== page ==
The futurist in its heyday
The decision by SAVE to go to court to try and protect the Futurist and the need to tackle safety issues at the site have given the council the opportunity to think again about the whole of the Lime Street development. Not only is the legacy of the Futurist being ignored by the current proposals but a highly inapproriate, ‘Benidorm style’ property is to be built at what should be an important and unique entry point into our City.
We don’t know the outcome of the legal action which has now been going on for more than 6 months but we do know that there is a huge cost here which has been caused by the council not dealing properly with developers. The delays and the expense have largely come about because the council has not had a strong enough vision for the future for this key site. It should have been tougher from the outset.
I don’t believe that the Futurist as a whole can be saved but I believe that we could yet end up with a development there which incorporates the facade and in its form and function recognises the past and legacy of that site.
This is what I have said to Cllr Malcolm Kennedy the Labour councillor responsible for regeneration.
Cllr Richard Kemp CBE,
Leader, Liverpool Liberal democrats,
509 Smithdown Road,
Cllr Malcolm Kennedy,
Cabinet Member for Regeneration,
Liverpool City Council
Re: Futurist cinema
The original programme for dealing with Lime Street has been badly set aside by legal moves from SAVE regarding the site; its ‘capturing’ of the Futurist element and the inappropriateness of the proposed development.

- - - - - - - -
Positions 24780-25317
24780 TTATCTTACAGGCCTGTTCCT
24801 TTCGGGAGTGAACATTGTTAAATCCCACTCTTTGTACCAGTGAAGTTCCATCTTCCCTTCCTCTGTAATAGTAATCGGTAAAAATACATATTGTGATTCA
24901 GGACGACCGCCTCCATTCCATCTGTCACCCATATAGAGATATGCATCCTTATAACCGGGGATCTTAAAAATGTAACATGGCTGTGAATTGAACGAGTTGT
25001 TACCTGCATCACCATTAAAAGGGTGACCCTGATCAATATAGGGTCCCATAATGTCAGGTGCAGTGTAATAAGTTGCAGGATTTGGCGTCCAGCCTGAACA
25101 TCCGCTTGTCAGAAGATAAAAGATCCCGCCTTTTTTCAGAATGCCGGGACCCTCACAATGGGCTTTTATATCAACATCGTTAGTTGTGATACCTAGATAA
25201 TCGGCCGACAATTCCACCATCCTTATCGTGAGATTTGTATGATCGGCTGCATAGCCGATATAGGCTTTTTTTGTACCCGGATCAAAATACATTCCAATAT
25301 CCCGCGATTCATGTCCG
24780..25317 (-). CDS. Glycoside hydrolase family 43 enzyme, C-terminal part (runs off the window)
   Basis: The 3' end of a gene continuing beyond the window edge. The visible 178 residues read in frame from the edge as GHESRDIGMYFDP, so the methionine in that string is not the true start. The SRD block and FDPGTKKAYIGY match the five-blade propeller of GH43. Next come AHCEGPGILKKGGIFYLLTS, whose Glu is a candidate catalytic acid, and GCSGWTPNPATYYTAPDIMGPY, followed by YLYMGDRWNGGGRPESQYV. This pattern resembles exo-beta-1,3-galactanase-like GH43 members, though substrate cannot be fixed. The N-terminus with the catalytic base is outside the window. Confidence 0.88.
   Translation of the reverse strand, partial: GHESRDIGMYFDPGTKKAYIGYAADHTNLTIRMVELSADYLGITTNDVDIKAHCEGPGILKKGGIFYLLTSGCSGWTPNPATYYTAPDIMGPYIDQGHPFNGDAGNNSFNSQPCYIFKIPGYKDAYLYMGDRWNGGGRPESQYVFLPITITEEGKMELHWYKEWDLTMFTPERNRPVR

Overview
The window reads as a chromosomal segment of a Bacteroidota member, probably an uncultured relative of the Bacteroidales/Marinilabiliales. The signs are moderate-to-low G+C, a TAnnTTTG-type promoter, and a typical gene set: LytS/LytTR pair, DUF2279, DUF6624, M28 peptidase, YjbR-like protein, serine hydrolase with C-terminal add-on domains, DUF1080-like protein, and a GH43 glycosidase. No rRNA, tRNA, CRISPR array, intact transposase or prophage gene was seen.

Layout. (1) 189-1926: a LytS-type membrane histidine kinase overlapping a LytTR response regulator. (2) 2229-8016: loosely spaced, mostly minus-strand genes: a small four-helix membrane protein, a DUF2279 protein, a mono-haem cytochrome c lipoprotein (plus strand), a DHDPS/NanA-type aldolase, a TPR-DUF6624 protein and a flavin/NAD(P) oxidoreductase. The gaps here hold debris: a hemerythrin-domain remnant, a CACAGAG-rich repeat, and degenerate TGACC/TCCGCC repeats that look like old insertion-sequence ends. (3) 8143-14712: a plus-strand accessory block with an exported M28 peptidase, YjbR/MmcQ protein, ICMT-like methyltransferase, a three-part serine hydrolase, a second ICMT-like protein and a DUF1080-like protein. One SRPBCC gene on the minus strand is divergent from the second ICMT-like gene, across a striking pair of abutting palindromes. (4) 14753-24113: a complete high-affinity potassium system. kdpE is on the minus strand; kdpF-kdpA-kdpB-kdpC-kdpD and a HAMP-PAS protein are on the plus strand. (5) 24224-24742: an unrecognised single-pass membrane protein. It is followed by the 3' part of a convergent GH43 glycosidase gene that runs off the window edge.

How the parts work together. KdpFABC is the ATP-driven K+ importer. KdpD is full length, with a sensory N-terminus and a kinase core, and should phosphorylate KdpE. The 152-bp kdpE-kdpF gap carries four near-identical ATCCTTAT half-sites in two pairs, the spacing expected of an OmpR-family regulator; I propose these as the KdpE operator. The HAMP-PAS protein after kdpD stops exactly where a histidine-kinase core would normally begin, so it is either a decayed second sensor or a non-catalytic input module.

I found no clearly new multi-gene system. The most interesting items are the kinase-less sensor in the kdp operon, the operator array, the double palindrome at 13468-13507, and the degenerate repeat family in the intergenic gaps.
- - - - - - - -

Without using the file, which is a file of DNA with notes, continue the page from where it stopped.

I believe that this gives us a final but good opportunity to consider the future of this site. The council has incurred vast expenditure in closing Lime Street and removing Futurist artefacts and putting them safely in storage to prevent danger to pedestrians.
That is a major piece of expenditure which the council should seek to recover from the developers by insisting on a drastic redesign of the proposals to incorporate the Futurist facade in the new build.
The current development is completely unacceptable. It grossly imposes on the Lime Street frontage; completely dwarfs the two pubs which will ‘bookend’ the site and has no relationship to the form, function and history of what has gone before.
I urge you to open discussions with the developers to rectify these errors and create there a design which is acceptable to the people of Liverpool and SAVE and which does not threaten the World Heritage site which is so close to it.
Cllr Richard Kemp CBE,
Leader, Liverpool Liberal Democrats
I am delighted to have received the following endorsement for my view from the Merseyside Civic Society. This is an organisation I have always respected. Even more so now!!
From the Chair: Peter Brown
BEng MCD PhD MRTPI FCILT
Department of Geography & Planning University of Liverpool
The Gordon Stephenson Building 74 Bedford Street South
Liverpool L69 7ZQ fax: 0151 794 3125
tel: 0151 794 3122 (with voicemail) e-mail: email@example.com
Answer phone : 0151 707 4300 website: http://www.merseycivic.org
13 June 2016
Cllr Richard Kemp,
Liverpool City Council,
Liverpool L2 2DH
Dear Cllr Kemp,
Lime Street Rethink
We totally support your call for a complete rethink of the proposal to knock down all of the buildings in Lime Street between the Crown and the Vines. It would be far more than just a shame to demolish buildings that have been part of the Liverpool street scene for many years and an outright scandal to erect in their place the ‘poorly conceived’ structures which have been proposed.
We do not wish to be involved in party politics but we have to say that, if the City Council cares about maintaining and increasing employment in Liverpool arising from the tourism industry, it has to understand that Liverpool’s street scene is one of its major attractions.
Buildings like those proposed for Lime Street and those behind it (fortunately mainly hidden by other buildings) degrade the city – and are simply not of an adequate standard of design and local character to warrant a place in our city.
Peter Brown (Dr)